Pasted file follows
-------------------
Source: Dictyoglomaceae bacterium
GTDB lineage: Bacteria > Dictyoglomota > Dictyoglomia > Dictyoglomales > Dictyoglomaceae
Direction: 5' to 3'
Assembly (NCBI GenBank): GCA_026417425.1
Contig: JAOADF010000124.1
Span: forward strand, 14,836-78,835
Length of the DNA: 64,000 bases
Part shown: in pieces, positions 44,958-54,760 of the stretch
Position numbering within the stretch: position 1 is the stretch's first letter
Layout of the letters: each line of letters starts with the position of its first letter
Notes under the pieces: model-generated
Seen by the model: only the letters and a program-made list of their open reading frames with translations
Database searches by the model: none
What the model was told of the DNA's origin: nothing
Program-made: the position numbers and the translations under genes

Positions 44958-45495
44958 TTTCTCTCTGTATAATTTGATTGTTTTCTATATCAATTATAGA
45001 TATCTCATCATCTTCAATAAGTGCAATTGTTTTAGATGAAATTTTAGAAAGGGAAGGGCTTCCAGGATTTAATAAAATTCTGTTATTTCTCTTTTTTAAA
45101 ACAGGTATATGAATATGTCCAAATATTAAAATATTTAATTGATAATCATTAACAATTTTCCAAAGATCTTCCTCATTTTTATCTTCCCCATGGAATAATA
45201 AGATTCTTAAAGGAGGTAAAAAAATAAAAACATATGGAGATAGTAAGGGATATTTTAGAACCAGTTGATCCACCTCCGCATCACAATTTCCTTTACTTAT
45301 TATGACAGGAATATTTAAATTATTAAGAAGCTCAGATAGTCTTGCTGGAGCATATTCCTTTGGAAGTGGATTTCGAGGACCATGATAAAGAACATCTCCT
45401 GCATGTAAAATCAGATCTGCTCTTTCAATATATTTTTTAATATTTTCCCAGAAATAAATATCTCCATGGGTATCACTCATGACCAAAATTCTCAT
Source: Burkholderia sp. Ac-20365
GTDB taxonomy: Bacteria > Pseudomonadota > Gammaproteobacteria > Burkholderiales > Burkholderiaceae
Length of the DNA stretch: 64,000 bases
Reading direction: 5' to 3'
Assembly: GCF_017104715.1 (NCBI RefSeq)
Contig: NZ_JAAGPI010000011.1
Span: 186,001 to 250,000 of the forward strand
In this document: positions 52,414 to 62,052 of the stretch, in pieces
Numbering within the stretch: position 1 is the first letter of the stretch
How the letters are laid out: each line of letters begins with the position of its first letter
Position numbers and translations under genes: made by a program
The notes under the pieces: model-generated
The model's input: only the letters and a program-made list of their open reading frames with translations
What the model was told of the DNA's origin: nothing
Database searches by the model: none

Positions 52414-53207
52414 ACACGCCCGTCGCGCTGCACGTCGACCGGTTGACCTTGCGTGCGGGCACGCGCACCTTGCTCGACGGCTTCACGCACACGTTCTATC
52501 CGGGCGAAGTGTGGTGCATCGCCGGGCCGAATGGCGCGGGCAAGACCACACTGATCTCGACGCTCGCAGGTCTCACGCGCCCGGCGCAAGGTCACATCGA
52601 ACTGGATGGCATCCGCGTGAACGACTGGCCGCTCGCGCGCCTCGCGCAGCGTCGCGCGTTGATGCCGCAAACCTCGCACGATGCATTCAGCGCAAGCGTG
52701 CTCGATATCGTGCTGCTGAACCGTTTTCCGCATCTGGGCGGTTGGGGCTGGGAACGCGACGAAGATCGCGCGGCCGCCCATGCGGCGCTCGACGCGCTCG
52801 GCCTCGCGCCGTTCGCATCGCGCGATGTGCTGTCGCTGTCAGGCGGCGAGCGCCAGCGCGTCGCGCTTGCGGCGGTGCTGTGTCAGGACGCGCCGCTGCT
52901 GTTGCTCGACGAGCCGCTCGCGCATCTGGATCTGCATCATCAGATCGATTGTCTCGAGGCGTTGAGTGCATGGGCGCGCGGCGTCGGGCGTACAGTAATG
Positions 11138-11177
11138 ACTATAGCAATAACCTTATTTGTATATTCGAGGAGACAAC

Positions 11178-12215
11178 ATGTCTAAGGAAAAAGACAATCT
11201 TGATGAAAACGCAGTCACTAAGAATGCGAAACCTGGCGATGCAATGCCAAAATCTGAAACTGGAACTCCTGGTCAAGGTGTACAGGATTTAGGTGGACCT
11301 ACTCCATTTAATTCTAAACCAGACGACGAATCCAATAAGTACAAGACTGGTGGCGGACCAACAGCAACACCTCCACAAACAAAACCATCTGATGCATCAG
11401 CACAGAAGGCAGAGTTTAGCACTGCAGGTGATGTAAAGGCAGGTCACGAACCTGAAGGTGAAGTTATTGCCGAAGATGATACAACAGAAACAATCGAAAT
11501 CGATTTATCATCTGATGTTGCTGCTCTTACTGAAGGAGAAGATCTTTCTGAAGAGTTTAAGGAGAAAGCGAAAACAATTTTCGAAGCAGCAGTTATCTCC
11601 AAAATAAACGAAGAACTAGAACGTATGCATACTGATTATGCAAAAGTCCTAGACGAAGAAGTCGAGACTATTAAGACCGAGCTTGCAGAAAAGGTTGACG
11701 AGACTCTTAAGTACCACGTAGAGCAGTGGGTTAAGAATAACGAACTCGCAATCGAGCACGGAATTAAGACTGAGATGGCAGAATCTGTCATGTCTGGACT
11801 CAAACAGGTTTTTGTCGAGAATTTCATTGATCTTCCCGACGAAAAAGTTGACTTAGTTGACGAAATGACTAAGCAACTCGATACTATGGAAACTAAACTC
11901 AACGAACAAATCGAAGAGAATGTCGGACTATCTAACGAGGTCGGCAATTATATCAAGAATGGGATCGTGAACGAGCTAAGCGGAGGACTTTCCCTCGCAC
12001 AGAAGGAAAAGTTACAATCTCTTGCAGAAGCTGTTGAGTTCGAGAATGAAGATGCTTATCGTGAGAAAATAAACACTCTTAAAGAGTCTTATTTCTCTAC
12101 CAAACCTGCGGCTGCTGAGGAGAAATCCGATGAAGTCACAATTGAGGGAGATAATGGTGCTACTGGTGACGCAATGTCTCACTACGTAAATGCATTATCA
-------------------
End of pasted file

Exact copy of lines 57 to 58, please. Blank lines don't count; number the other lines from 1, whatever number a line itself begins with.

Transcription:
12001 AGAAGGAAAAGTTACAATCTCTTGCAGAAGCTGTTGAGTTCGAGAATGAAGATGCTTATCGTGAGAAAATAAACACTCTTAAAGAGTCTTATTTCTCTAC
12101 CAAACCTGCGGCTGCTGAGGAGAAATCCGATGAAGTCACAATTGAGGGAGATAATGGTGCTACTGGTGACGCAATGTCTCACTACGTAAATGCATTATCA